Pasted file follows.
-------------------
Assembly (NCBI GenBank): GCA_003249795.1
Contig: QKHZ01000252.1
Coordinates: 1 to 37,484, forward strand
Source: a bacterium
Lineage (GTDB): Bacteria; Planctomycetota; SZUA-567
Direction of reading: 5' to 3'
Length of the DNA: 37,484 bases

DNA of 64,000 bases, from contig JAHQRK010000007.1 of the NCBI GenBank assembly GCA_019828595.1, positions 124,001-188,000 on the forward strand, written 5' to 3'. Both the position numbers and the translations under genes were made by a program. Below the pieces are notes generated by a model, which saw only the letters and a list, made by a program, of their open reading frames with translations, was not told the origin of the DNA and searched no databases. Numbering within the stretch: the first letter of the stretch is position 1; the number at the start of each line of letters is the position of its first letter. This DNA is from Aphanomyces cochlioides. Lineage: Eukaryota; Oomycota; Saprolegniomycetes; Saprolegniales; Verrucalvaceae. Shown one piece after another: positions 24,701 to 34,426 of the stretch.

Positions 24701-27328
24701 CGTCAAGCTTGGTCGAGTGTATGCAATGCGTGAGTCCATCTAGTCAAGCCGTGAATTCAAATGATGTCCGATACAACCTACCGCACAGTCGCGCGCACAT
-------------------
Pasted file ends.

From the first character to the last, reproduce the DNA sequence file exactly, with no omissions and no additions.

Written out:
Assembly (NCBI GenBank): GCA_003249795.1
Contig: QKHZ01000252.1
Coordinates: 1 to 37,484, forward strand
Source: a bacterium
Lineage (GTDB): Bacteria; Planctomycetota; SZUA-567
Direction of reading: 5' to 3'
Length of the DNA: 37,484 bases

DNA of 64,000 bases, from contig JAHQRK010000007.1 of the NCBI GenBank assembly GCA_019828595.1, positions 124,001-188,000 on the forward strand, written 5' to 3'. Both the position numbers and the translations under genes were made by a program. Below the pieces are notes generated by a model, which saw only the letters and a list, made by a program, of their open reading frames with translations, was not told the origin of the DNA and searched no databases. Numbering within the stretch: the first letter of the stretch is position 1; the number at the start of each line of letters is the position of its first letter. This DNA is from Aphanomyces cochlioides. Lineage: Eukaryota; Oomycota; Saprolegniomycetes; Saprolegniales; Verrucalvaceae. Shown one piece after another: positions 24,701 to 34,426 of the stretch.

Positions 24701-27328
24701 CGTCAAGCTTGGTCGAGTGTATGCAATGCGTGAGTCCATCTAGTCAAGCCGTGAATTCAAATGATGTCCGATACAACCTACCGCACAGTCGCGCGCACAT